To add to the distractions, my wife rang me in the middle to tell me that she was taking our youngest son to hospital, as he had his finger stuck in the letter G. At that point, I think I lost the plot, but I can still tell you what Logical Positivism is, which is more than I could do yesterday.

The second podcast was an excellent Composer of the Week programme about Stravinsky in America and there was one particular anecdote which amused me.

During his years in America, Stravinsky developed a great friendship with WH Auden, who wrote the libretto for his opera The Rake's Progress, but there was one aspect of the poet's behaviour that upset the composer and his wife. Apparently, Auden's personal hygiene was dreadful. His fingernails were black with dirt and he never used the towels and soap that were put out for him when he came to stay.

Some years later, the Stravinskys were in New York, where Auden and his partner - Chester Kallman - invited them over for dinner. Vera Stravinsky was particularly dreading the meal and as she entered Auden's filthy flat, her worst fears were confirmed.

After a few drinks, she reluctantly visited the loo and found a bowl on top of the cistern with a horrible brown object in it. Appalled, she quickly flushed it down the loo and return to the meal, trying to forget what she'd just seen.

They all finished the main course and Chester Kallman proudly annouced that he'd made a chocolate pudding: 'I've been cooling it down in the bathroom...'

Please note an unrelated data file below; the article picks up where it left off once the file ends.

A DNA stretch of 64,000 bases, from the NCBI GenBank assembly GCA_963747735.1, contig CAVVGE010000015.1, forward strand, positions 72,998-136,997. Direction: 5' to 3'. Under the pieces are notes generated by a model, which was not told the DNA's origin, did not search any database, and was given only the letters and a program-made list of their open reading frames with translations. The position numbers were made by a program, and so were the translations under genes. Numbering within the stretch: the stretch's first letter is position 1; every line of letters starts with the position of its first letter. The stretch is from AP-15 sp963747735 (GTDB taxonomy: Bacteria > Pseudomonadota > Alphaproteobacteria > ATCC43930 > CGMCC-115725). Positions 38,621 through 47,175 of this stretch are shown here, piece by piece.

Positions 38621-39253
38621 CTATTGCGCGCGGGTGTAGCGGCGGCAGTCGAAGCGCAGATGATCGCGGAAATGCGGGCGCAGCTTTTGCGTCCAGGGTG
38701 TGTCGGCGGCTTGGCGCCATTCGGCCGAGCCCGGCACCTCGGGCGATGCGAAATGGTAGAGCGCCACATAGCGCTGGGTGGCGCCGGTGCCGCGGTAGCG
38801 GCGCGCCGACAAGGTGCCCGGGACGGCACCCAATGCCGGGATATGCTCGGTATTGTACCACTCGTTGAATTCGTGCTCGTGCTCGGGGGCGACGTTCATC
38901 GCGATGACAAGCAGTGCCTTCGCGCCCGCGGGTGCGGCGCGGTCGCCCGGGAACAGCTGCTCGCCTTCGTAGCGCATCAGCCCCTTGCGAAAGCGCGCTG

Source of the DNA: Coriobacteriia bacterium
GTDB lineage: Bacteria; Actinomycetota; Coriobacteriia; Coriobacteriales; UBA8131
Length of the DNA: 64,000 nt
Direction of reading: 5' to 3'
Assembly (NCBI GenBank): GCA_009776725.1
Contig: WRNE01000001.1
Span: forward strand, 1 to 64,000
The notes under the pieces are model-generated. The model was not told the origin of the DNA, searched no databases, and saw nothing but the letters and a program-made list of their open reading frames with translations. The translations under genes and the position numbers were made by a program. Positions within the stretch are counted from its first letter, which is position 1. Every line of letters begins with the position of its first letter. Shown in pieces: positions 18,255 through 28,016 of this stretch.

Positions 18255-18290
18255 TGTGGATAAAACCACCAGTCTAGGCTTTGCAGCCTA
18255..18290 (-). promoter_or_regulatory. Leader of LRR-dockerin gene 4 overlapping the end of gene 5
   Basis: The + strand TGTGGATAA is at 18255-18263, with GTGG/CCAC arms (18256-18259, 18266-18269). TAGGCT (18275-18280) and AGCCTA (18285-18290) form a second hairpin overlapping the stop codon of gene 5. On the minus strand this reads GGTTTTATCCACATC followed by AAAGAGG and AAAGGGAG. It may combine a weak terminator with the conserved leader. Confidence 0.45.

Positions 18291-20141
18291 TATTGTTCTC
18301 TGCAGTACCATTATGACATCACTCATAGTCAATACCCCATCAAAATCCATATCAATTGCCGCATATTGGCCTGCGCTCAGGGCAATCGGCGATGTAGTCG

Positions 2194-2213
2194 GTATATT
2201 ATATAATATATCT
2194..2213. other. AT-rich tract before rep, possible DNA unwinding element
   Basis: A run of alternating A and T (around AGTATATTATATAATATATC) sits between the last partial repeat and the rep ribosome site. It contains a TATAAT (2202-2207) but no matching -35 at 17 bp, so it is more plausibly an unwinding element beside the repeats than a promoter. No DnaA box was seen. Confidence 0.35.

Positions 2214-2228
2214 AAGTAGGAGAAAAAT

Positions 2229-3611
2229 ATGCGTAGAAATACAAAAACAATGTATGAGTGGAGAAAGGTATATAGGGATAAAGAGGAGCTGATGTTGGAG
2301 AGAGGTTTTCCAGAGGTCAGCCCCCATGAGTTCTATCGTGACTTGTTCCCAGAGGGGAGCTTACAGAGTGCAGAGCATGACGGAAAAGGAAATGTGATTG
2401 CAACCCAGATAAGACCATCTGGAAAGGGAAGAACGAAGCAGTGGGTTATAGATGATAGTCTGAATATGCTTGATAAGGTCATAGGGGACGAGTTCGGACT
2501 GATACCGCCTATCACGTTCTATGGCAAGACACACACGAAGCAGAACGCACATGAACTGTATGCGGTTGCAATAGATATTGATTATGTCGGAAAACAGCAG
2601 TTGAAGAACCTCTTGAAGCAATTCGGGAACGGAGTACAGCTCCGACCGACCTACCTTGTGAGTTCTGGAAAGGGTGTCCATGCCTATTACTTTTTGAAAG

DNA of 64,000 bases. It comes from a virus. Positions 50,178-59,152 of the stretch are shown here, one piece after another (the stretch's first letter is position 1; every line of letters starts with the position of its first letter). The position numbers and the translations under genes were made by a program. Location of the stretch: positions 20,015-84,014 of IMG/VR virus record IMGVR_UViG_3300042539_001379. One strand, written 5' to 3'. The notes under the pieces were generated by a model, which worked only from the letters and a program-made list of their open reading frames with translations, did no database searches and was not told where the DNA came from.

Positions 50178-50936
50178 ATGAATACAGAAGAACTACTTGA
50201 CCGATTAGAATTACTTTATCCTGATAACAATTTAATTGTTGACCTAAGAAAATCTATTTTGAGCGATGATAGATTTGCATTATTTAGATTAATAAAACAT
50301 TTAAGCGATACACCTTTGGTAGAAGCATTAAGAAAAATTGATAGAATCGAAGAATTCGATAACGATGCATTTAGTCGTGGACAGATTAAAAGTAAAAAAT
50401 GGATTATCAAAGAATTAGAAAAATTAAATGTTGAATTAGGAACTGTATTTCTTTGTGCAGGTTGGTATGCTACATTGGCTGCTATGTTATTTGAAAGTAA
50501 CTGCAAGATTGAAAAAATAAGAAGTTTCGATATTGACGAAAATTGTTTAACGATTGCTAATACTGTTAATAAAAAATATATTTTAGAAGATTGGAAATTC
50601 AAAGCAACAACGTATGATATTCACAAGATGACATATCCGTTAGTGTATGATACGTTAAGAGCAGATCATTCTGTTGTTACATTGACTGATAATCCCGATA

WH Auden, whose wrinkled appearance once prompted the comment 'If that's what his face looks like, imagine his scrotum!'

Tuesday, July 07, 2009

When a bad day at work suddenly becomes a good one...

No dust-jacket, but still worth a few pennies. Like the signed, first edition Siegfried Sassoon I found a few weeks ago, it was in a dusty plastic crate, surrounded by dog-eared paperbacks and worthless book club editions of forgotten novels.

Monday, July 06, 2009

Spaced Out

Today, somewhere near the bottom of a box of books, I found a stamp album. Within 0.25 seconds I'd gone from thinking 'What's this crap? to visualising the rare, unperforated 1872 Ceylon 2d blue that was waiting to be discovered.

I opened the album and was disappointed to see that none of the stamps had been issued before 1950. I decided to test out a theory which claimed that you could tell how wealthy a country was by its stamps. The richest nations are supposed to have small, dull austere stamps whilst the really poor countries have beautiful, large, colourful panoramas.

The results seemed to confirm the theory: Denmark - boring, USA - boring, France - boring, Rwanda - beautiful, Belgium - boring, Cameroon - beautiful...

The collection seemed to be completely random until the penny eventually dropped and I noticed a recurring theme: space.

The stamps mostly looked as if they'd been designed by the same person, with lots of earnest-looking astronauts, rockets blasting into space and satellites beaming propaganda into the living rooms of the civilised world. However, one nation bravely decided to buck the trend: